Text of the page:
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Beaver Habitat Use and Impact in Truckee River Basin, California

Paul Beier and Reginald H. Barrett
The Journal of Wildlife Management
Vol. 51, No. 4 (Oct., 1987), pp. 794-799
Published by: Wiley on behalf of the Wildlife Society
DOI: 10.2307/3801743
Stable URL: http://www.jstor.org/stable/3801743
Page Count: 6
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Beaver Habitat Use and Impact in Truckee River Basin, California
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Abstract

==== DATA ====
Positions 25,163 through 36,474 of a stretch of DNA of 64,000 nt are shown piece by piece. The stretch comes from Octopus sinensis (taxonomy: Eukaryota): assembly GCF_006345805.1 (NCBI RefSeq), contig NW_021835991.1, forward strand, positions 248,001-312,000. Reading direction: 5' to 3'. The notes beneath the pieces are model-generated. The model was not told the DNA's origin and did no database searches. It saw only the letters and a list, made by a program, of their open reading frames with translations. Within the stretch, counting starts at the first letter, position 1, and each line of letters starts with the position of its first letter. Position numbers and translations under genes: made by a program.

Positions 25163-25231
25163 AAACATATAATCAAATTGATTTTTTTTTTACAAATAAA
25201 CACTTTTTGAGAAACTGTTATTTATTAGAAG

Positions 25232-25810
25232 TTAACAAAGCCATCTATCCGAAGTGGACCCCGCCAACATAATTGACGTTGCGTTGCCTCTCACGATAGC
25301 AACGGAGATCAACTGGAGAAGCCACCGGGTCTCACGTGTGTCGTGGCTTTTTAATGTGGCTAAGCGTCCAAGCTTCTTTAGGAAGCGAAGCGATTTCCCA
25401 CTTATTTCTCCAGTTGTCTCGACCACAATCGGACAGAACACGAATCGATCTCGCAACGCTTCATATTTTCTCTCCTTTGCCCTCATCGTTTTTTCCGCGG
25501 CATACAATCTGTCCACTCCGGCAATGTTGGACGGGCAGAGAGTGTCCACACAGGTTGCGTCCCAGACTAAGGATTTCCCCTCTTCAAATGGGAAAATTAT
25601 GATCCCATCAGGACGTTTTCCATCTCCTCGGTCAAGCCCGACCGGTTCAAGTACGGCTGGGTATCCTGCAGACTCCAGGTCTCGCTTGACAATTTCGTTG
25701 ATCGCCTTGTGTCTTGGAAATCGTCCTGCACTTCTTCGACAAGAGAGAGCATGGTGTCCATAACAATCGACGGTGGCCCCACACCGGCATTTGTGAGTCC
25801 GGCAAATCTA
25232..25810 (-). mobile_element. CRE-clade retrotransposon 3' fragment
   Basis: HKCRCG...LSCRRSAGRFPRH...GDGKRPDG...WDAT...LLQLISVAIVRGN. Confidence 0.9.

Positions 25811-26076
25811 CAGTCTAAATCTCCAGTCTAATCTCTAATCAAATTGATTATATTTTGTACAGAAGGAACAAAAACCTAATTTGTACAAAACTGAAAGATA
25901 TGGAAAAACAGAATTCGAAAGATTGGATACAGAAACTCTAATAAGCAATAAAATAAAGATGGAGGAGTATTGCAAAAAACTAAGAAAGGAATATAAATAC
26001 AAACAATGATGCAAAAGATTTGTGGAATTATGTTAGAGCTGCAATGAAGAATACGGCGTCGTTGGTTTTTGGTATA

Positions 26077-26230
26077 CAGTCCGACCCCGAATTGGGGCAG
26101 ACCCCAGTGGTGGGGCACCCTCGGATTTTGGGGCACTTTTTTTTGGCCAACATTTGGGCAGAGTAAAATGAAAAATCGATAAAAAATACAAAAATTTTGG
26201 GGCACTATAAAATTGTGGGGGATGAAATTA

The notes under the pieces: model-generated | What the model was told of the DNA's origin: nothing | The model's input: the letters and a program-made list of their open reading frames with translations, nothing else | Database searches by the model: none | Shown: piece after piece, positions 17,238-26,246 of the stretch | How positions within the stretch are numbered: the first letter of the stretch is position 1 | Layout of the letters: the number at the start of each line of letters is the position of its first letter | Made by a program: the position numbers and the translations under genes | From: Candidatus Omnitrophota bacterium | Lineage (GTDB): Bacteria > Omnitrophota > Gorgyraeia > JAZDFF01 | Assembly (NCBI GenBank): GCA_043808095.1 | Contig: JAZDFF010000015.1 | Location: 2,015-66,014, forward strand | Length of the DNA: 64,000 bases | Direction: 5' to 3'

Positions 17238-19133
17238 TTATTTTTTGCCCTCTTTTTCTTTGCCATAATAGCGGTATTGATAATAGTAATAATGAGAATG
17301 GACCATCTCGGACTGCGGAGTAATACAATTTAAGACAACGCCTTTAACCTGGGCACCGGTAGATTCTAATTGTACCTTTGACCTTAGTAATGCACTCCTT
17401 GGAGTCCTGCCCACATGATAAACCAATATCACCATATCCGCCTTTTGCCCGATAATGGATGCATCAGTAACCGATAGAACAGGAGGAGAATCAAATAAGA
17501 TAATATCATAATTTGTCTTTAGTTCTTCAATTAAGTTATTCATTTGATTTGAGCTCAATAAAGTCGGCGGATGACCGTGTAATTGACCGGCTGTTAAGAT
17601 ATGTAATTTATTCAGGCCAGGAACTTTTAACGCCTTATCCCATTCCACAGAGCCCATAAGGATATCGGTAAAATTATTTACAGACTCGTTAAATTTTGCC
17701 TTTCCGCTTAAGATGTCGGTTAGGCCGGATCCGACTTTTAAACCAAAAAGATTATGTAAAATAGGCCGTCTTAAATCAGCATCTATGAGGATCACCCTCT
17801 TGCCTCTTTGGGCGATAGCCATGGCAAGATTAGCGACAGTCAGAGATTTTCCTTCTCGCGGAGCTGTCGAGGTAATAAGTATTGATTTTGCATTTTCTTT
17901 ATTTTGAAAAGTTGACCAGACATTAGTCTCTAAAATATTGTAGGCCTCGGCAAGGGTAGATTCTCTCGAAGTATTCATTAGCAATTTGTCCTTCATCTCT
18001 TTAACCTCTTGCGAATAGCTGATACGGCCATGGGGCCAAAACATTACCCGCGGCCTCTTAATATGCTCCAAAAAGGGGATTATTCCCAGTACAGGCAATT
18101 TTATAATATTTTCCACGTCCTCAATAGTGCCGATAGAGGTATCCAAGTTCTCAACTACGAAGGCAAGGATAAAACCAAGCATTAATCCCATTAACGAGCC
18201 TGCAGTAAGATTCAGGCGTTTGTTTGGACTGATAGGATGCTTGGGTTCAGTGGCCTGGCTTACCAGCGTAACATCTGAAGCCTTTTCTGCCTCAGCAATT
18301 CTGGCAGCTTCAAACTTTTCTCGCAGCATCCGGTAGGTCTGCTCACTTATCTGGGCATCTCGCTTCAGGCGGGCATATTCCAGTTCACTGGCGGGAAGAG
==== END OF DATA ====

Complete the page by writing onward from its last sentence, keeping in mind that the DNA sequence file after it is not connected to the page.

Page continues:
Stepwise logistic regression was used to identify factors important for habitat use by beavers (Castor canadensis) on streams. Increasing stream width and depth and decreasing gradient had the strongest positive effects on habitat use; food availability variables added little explanatory power. Some abandoned colony sites appeared to have been located on physically unsuitable habitat, whereas others appeared to be physically suitable sites abandoned due to resource depletion. The fact that few unused or uncolonized reaches were misclassified as suitable habitat suggests that suitable habitat has been saturated. Impact of beaver on woody plants was assessed for 8 forage species. Local extinction of quaking aspen (Populus tremuloides) and black cottonwood (P. trichocarpa) occurred on 4-5% of stream reaches. Willow (Salix spp.) showed good vigor despite heavy use in most reaches.

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